You will pardon my rather coarse descriptive of the jamokes that run the Bulletin of the Atomic Scientists, but after reading their explanation for why their famous “Doomsday Clock” has ticked a minute closer to midnight, one can only conclude they’re nothing but a bunch of gasbags.
The challenges to rid the world of nuclear weapons, harness nuclear power, and meet the nearly inexorable climate disruptions from global warming are complex and interconnected. In the face of such complex problems, it is difficult to see where the capacity lies to address these challenges. The political processes in place seem wholly inadequate to meet the challenges to human existence that we confront.
As such, the Science and Security Board is heartened by the Arab Spring, the Occupy movements, political protests in Russia, and by the actions of ordinary citizens in Japan as they call for fair treatment and attention to their needs. Whether meeting the challenges of nuclear power, or mitigating the suffering from human-caused global warming, or preventing catastrophic nuclear conflict in a volatile world, the power of people is essential. For this reason, we ask other scientists and experts to join us in engaging ordinary citizens. Together, we can present the most significant questions to policymakers and industry leaders. Most important, we can demand answers and action. As the first atomic scientists of the Bulletin recognized in 1948, the burden of disseminating information about the social and economic “implications of nuclear energy and other new scientific developments rests with the intelligent citizens of the world; the intense and continuing cooperation of the scientists is assured.”
“The political processes in place” are largely democratic processes in the west. Yes, messy, messy, messy democracy. Slow, unwieldy, and imagine political leaders actually taking into consideration the views of people who disagree with the scientists at the Bulletin? Not everyone is enamored of the idea of a world without nuclear weapons — especially since such a pie in the sky notion as that would be dependent on the really nasty thugs of the world foregoing the pleasure of building them.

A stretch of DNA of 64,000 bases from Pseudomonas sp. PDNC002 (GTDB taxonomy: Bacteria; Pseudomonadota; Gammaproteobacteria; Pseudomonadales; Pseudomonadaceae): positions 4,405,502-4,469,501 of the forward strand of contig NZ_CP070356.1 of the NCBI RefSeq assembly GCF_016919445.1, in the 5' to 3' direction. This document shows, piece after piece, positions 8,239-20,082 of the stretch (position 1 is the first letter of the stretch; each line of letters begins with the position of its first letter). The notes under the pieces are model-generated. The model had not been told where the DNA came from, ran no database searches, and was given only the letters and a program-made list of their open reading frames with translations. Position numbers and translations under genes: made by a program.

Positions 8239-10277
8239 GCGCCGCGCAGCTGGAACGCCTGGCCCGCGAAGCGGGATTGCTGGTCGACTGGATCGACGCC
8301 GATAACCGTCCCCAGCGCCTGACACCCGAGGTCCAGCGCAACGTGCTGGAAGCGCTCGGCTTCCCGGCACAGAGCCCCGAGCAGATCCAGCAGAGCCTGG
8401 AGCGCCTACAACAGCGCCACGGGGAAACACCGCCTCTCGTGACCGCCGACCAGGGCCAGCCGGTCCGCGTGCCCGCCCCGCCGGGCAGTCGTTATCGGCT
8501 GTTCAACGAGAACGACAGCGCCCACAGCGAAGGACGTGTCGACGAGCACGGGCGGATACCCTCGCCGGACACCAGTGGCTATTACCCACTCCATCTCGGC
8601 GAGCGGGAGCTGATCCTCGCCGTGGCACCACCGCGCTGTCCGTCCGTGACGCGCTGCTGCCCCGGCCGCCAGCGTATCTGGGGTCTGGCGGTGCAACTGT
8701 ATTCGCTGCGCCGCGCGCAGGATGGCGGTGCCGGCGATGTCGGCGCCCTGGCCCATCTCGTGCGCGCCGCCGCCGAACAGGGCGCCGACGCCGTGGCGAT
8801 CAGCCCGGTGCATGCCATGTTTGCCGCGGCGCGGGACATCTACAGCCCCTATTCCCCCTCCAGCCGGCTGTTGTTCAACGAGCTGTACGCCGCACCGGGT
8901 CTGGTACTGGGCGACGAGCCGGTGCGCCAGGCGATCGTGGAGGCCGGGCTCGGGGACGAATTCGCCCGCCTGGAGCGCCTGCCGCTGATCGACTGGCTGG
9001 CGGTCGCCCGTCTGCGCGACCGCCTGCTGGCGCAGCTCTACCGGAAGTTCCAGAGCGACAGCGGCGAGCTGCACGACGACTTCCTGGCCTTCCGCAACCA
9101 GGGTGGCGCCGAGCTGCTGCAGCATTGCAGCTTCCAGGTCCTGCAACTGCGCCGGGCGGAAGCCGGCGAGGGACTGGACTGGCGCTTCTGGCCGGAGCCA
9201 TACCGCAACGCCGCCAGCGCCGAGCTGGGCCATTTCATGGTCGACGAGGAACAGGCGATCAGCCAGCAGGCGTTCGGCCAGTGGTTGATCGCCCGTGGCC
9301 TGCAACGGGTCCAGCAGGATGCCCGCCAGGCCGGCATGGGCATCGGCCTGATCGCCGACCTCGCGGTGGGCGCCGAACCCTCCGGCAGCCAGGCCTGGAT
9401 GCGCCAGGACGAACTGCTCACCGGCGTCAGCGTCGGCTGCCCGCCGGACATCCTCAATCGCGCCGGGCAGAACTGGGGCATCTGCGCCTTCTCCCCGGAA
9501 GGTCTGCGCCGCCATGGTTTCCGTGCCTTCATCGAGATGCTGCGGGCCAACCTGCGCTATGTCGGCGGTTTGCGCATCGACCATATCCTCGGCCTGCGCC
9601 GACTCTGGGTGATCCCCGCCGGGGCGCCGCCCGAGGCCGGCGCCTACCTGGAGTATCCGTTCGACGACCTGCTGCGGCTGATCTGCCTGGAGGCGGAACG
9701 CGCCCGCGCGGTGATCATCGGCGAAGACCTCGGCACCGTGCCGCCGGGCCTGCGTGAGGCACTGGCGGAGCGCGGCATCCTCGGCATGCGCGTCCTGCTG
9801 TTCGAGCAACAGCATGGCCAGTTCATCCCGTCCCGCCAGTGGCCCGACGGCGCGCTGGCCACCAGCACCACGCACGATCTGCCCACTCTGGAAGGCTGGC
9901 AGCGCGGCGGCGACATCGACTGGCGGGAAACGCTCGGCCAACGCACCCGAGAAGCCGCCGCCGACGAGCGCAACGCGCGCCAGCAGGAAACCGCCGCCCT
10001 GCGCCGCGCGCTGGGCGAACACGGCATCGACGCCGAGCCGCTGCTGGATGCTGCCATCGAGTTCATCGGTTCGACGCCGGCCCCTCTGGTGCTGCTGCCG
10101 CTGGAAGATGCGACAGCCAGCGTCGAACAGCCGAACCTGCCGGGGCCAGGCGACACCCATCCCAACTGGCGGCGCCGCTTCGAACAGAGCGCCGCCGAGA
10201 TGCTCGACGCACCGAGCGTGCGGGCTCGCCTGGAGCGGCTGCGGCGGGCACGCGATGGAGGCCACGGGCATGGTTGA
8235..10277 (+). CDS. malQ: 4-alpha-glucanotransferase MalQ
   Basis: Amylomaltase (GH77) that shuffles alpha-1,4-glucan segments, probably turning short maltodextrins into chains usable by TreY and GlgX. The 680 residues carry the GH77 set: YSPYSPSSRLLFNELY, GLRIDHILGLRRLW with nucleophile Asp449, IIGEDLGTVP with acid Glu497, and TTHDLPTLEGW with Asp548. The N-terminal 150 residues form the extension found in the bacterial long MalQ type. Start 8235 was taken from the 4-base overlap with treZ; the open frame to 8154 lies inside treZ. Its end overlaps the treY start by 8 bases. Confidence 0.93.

Iran, a signatory to the Non-Proliferation Treaty, is either building a nuclear bomb as fast as they possibly can or are carrying out the biggest bluff in diplomatic history. Iran is being punished for its violations of the NPT but that hasn’t slowed its progress toward going nuclear. One wonders why any rational person would put any faith at all in international agreements that can be violated with such impunity?
The naivete of an organization that actually sees promise in the “Arab Spring” rather than the catastrophe that it is rapidly becoming is breathtaking. Putting in power those who see it as their religious duty to destroy the state of Israel is not a path to a “world without nuclear weapons” but rather a recipe for potential world war — or at best, a bloody regional conflict that would plunge the world economy into a deep recession when oil prices skyrocket.
Overstating the importance and impact of the Occupy Movements is another jaw dropper. To the extent that President Obama and other left wing politicians can tap into the streak of class warfare politics that permeates that movement, it will no doubt be a successful electoral strategy to varying degrees. But once in power — and this is especially true in Europe — those left wing parties and politicians are going to discover that blaming the big banks and large corporations for their plight doesn’t do a bit of good when budgets are so out of whack and debt impossible to finance.
Hope is a fine thing. It’s companion virtues of faith and charity are what make the world livable. But trying to apply virtuous thinking to the truly frightening realities of the modern world might be expected of high school or college students — not world class scientists.